The evening bar crowd along Haji Lane

Historically one of  Singapore’s oldest urban quarters, Kampong Gelam is a neighbourhood where age-old traditions and trendy lifestyle come together in a heady blend.

The word ‘kampong’ means "compound" in Malay, while 'gelam' refers to the long-leaved paperbark tree, commonly found in the area and used for boat-making, medicine and even as a seasoning for food.

The district has a history that dates back to Singapore’s colonial era, when Sir Stamford Raffles allocated the area to the Malay, Arab and Bugis communities. Since then, the area has evolved into a haunt for hip travellers and connoisseurs of culture alike.

A world of culture and heritage
Friends souvenir shopping in a store along Arab Street

As you explore this historic district, let the golden dome of the majestic Sultan Mosque be the landmark that guides you along its busy streets and bustling byways.

Built in 1824 by Sultan Hussein Shah, this magnificent place of worship is one of Singapore’s most prominent religious buildings. Tours of the mosque’s grounds are available in a variety of languages.

For a deeper dive into the district’s history, pay a visit to the Malay Heritage Centre. This institute of Malay heritage sits on the grounds of a former palace, and boasts six permanent galleries as well as a range of exciting cultural activities. Get a glimpse into the intricacies of seafaring and traditional Malay seafaring vessels, learn about Kampong Gelam’s status as a regional printing hub and admire a range of beautifully-preserved artefacts once used by royalty.

Street art aficionados in search of inspiration should also consider a visit to Gelam Gallery—our island’s first outdoor gallery is home to 30 works of street art and wall murals by local and international artists.

A feast fit for a king

Foodies taking a stroll around the neighbourhood will find local delicacies and global dishes to feed their cravings for new flavours. 

For traditional fare, drop by Hjh Maimunah—a  Michelin Bib gourmand-listed eatery that specialises in nasi padang (steamed rice served with various dishes)— or Zam Zam Singapore, famous for its roti prata (South Indian flatbread)  and murtabak (pan-fried bread stuffed with meat and eggs).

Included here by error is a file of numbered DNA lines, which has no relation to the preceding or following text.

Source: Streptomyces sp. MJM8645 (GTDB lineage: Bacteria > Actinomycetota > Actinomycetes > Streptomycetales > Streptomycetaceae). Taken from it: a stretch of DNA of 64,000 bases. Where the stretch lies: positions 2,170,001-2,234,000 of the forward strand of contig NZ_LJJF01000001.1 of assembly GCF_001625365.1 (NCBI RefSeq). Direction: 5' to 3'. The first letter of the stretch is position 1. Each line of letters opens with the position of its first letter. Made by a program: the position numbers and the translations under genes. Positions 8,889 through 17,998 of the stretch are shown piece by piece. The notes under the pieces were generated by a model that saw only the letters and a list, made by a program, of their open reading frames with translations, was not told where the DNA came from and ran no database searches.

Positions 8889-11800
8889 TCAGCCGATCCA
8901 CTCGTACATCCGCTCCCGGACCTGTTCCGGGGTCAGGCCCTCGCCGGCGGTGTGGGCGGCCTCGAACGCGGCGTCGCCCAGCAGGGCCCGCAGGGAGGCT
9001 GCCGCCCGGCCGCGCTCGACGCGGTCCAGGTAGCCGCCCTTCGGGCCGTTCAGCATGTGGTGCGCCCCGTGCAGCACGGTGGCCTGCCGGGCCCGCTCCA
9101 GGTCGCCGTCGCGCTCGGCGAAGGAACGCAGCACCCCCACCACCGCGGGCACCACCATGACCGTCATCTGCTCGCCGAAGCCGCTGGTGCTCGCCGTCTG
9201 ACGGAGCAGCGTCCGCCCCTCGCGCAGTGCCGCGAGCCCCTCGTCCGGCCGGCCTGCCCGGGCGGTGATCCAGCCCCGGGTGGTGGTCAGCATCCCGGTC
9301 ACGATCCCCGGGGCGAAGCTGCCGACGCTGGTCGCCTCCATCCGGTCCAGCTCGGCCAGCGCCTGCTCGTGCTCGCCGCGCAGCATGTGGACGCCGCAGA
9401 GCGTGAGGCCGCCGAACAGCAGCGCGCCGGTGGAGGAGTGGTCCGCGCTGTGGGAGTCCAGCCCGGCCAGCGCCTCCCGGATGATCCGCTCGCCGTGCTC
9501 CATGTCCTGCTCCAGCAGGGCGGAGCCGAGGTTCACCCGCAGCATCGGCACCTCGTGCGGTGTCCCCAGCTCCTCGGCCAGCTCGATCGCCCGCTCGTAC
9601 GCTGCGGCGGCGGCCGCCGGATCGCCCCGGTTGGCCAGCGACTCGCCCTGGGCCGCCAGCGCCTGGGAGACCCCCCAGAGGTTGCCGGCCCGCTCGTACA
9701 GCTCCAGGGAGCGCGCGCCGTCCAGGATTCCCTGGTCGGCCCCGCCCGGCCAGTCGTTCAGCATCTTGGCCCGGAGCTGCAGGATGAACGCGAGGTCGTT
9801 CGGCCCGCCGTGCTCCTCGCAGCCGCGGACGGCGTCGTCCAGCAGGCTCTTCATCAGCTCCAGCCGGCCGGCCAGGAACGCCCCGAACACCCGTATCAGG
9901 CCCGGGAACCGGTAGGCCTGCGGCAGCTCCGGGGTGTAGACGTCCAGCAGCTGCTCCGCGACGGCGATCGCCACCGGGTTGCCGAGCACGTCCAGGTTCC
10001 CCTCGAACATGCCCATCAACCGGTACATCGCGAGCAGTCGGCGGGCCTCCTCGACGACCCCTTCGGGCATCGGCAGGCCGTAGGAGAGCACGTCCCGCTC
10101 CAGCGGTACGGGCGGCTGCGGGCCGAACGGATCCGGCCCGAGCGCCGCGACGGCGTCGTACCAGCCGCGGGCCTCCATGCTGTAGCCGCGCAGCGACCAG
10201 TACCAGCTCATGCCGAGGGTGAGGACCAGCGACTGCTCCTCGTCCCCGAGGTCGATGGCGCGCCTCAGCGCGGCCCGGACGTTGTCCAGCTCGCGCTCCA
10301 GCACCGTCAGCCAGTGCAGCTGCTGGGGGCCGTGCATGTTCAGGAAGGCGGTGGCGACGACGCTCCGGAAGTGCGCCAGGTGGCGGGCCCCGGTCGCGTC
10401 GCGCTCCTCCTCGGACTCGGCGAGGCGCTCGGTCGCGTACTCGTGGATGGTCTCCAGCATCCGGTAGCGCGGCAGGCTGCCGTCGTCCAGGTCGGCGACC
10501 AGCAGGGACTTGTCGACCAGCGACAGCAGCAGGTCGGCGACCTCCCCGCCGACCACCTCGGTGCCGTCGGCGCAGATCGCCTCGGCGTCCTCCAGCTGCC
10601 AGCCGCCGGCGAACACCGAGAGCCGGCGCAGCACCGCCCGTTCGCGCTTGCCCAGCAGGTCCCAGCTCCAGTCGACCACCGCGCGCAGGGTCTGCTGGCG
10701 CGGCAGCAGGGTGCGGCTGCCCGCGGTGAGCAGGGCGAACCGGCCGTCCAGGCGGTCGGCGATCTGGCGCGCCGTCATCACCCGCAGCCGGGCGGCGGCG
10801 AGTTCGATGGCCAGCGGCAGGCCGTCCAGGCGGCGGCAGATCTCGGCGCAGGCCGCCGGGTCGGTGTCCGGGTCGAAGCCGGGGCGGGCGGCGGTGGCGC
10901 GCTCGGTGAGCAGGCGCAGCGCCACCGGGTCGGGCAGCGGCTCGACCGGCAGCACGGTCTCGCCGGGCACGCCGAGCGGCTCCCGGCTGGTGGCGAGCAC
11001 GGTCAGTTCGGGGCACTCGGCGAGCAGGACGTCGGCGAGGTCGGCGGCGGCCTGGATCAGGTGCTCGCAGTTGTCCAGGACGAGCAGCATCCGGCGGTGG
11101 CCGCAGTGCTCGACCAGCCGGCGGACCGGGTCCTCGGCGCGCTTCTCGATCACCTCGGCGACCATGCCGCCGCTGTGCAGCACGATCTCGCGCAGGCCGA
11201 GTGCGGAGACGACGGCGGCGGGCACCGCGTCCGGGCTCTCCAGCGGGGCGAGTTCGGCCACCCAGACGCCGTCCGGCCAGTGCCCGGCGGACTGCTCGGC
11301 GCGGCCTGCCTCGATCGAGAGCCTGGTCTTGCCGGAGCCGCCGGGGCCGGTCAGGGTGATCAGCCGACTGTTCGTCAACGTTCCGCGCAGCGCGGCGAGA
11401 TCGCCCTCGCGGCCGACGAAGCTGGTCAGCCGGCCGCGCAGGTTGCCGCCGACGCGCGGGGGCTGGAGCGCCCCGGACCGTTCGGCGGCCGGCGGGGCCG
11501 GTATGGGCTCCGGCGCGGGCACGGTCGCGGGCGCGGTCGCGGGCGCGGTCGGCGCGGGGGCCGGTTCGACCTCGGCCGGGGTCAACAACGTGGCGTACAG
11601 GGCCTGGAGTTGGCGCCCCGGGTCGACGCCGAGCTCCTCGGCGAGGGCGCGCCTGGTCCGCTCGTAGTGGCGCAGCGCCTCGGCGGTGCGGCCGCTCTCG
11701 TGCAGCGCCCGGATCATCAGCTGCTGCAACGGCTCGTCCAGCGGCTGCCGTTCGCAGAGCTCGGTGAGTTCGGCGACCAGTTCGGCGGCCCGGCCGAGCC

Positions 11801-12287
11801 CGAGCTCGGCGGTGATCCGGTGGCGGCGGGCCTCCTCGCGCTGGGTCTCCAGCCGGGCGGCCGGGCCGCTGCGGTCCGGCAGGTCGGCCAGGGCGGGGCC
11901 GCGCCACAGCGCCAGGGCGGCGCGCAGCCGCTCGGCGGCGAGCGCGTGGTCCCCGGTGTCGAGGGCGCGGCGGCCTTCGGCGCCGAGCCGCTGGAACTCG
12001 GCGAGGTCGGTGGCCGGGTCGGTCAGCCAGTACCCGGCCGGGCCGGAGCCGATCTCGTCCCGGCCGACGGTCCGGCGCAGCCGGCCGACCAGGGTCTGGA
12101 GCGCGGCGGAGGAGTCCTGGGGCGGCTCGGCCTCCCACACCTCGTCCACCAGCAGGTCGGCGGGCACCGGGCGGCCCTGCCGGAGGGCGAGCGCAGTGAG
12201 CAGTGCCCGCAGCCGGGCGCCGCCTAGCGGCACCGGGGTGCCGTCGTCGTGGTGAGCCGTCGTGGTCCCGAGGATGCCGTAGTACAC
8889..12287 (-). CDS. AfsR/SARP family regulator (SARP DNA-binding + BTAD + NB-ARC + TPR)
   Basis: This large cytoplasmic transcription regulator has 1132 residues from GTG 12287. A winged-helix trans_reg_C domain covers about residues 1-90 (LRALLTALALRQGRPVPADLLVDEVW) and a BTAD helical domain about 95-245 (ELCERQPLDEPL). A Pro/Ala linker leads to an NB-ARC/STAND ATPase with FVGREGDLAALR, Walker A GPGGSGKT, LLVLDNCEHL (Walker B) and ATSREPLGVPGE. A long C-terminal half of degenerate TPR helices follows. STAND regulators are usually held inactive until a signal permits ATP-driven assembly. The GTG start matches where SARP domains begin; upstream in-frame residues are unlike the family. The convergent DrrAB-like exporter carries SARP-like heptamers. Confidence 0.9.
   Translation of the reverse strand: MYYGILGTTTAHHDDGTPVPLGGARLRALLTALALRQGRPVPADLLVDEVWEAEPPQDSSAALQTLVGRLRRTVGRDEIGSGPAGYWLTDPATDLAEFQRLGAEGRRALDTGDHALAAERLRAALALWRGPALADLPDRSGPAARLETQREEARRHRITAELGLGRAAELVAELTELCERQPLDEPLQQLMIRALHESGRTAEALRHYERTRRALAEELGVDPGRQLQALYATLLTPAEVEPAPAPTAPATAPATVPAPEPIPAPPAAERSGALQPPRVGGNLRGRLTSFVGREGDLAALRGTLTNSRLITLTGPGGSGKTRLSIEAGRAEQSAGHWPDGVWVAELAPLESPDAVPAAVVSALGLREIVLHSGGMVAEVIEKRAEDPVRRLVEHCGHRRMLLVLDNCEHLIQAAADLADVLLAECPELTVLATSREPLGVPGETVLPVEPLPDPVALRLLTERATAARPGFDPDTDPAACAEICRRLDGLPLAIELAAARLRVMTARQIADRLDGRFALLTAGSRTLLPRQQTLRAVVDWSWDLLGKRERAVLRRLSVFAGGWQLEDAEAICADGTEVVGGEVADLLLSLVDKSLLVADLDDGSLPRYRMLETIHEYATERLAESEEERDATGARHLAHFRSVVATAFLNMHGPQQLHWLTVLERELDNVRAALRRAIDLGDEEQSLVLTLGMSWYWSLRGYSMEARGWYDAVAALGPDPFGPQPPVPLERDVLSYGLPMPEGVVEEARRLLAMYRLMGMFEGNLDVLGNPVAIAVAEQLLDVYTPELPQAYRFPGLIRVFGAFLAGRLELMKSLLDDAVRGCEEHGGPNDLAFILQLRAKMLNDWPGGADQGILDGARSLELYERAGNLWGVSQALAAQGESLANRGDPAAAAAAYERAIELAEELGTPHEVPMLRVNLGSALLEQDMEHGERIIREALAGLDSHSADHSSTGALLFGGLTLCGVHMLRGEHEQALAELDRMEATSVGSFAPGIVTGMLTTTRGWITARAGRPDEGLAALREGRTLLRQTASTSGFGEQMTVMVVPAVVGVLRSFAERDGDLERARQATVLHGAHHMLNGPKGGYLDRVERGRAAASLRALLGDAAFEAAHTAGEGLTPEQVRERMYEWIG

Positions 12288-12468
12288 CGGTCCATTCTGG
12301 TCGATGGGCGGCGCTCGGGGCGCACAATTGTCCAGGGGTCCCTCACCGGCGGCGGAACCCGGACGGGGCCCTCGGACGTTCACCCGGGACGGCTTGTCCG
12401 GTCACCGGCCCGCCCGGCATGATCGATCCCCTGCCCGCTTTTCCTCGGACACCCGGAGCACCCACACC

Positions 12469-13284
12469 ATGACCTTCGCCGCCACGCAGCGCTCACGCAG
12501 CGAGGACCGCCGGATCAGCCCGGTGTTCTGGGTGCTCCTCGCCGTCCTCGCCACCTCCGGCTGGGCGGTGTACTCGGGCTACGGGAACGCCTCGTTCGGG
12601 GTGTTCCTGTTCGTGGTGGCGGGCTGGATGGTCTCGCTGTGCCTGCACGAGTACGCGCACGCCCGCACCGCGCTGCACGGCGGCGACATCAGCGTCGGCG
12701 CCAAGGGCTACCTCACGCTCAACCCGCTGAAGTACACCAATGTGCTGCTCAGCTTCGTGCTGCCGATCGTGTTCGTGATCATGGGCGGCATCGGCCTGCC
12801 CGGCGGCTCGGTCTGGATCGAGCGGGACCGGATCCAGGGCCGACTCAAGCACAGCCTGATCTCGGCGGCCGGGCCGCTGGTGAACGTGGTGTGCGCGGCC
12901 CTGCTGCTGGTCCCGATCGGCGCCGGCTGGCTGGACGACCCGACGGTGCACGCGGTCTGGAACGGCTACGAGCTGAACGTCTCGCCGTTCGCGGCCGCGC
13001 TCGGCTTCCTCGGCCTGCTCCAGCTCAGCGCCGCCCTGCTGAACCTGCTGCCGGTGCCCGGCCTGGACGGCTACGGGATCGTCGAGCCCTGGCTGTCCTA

If you’re hankering for global flavours, you’ll also find Middle Eastern fare along Bussorah Street, Italian cuisine at Tipo Pasta Bar and Swedish food to fill your belly at Fika Swedish café and bistro.

A trove of retail treasures

Besides being a foodie paradise, Kampong Gelam is home to both traditional tradesmen and trendy modern retail. 

Make a beeline for Haji Lane to lose yourself in a world of multi-coloured street art and hip boutiques. You’ll find uniquely Singaporean trinkets at Craft Assembly, home décor and elegant accessories at Hygge and beautifully crafted jewellery at the Silver Triangle.

Treasure hunters looking for traditional wares may want to visit Sifr Aromatics for custom-made perfumes, Molkan Fabrics for silks, scarves and textiles or the Malay Art Gallery—an emporium of artefacts like kris (traditional daggers with distinct wavy blades), plates and brooches.

Music and merriment after dark

When you’re done with your shopping spree, you’ll want to stick around until nightfall. Kampong Gelam takes on a whole new life after the sun sets, with live music bars and hip restaurants abound along Haji Lane.

Locally-inspired cocktails can be found at Ah Sam Cold Drink Stall, while The Singapura Club and Piedra Negra are both popular dinner spots for hungry travellers looking to knock back a tipple and soak in the bustling ambience.

Whether you’re looking for cosy eateries, thrilling itineraries or places of worship in the neighbourhood, the Muslim Visitor’s Guide has got you covered! Download your copy here